Declarative programming

A.Y. 2020/2021
Overall hours
Learning objectives
The aim of the course is to provide the students with a solid understanding of declarative programming, in the functional and logic flavor. The peculiarity of the course is to see the latter as an extension of the former. We will apply the paradigm to several areas, including automated theorem proving and the semantics of programming
Expected learning outcomes
Students will be able to write programs of medium complexity in both paradigms and appreciate their complementary features
Course syllabus and organization

Single session

Lesson period
Second semester
Lectures: synchronous videolectures via Teams, based on slides and notes with a tablet. We shall propose exercises to be done by the student on the spot with the (free) software used in the course that the student will have to install.

Lectures will be recorded and made available for the duration of the semester

Midterm and final written exam to be taken in person (if possible).

Part B
Course syllabus
Part 1: the functional paradigm (F#)

1.1 Intro
- building blocks
- recursion and iteration
- typing and polymorphism
- algebraic data types
- property based testing
- higher-order functions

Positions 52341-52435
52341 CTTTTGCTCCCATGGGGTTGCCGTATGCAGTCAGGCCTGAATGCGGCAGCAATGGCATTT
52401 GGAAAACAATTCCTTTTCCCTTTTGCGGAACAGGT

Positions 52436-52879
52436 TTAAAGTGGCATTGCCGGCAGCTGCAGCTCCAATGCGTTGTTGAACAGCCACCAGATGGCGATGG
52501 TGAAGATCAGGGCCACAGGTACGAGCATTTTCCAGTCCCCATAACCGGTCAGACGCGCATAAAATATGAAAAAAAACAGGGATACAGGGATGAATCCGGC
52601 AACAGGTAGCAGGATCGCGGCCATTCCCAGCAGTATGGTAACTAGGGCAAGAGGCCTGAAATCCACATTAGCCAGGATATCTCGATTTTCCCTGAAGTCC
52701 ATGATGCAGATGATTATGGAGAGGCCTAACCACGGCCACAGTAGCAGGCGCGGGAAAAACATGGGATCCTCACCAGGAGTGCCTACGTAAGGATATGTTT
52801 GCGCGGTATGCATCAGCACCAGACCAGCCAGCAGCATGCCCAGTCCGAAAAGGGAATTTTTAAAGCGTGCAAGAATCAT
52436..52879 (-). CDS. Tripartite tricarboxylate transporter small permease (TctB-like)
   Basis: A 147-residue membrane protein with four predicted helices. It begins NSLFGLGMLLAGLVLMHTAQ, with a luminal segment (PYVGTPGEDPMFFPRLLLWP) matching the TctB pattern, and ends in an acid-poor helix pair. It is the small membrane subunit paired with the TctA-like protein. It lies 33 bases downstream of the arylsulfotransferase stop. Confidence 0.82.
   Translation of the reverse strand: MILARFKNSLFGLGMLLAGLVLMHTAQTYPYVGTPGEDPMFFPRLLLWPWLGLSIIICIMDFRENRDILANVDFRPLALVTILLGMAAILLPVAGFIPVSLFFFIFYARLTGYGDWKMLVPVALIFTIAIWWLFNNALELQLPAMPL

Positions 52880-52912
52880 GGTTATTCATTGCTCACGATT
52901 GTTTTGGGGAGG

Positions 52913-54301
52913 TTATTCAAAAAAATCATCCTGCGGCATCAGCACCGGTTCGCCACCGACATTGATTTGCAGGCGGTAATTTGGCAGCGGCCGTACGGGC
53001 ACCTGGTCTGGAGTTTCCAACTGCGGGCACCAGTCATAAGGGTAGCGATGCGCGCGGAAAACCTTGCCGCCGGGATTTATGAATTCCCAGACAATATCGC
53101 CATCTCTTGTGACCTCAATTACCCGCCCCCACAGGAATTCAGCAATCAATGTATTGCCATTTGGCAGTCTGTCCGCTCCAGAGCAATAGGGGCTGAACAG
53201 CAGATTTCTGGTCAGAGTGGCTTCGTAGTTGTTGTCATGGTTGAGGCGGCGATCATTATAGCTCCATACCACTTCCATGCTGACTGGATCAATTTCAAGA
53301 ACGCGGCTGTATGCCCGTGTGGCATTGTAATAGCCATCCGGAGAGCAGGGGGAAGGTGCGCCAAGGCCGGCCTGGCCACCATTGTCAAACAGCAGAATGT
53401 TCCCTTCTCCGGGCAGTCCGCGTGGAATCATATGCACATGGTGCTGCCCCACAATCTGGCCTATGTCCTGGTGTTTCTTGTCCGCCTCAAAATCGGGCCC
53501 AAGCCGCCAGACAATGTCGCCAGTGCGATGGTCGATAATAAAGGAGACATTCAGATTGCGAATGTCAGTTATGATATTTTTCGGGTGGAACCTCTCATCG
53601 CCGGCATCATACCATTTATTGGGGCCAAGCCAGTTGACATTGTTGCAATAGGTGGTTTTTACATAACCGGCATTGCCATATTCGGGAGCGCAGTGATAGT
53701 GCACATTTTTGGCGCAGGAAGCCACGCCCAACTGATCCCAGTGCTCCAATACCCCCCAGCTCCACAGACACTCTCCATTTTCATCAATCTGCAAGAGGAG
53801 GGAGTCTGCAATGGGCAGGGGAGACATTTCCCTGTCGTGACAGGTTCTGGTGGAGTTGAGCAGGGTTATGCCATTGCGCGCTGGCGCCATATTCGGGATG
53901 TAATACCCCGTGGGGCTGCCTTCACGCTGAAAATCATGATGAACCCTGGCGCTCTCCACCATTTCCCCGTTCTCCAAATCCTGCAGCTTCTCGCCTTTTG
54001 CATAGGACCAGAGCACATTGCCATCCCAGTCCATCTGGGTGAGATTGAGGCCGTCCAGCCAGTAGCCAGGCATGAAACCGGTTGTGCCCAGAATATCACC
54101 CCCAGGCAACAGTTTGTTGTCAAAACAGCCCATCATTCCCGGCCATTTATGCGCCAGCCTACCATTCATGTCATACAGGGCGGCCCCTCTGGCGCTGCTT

- lazy evaluation
- abstract data types

1.2 Case studies

1.2.1 Type checking and type inference
1.2.3 Logic: satisfability, tautology checking, normal forms.

Part 2: the relational paradigm

- facts, rules and queries
- unification and proof search
- examples
+ knowledge representation
+ combinatorial examples (8 queens)
- mode, coverage e termination checking
- PL examples, revisited:

+ interpreters and type checkers for MiniML
+ dependent types for type preserving computations
Prerequisites for admission
None. We suggest you have taken Logic, programming and Algorithms
Teaching methods
(video)lectures and labs
Teaching Resources
Web page:


Parte 1: Functional Programming using F# , Michael R. Hansen and Hans Rischel.

Parte 2: Lecure Notes by Frank Pfenning:
Logic programming
Computation and Deduction
Assessment methods and Criteria
The exams takes place in the lab and consists of writing short programs on topics covered in the course. The grade on a 1-30 scale will depend on the correctness and elegance of the given solutions.
INF/01 - INFORMATICS - University credits: 6
Lessons: 48 hours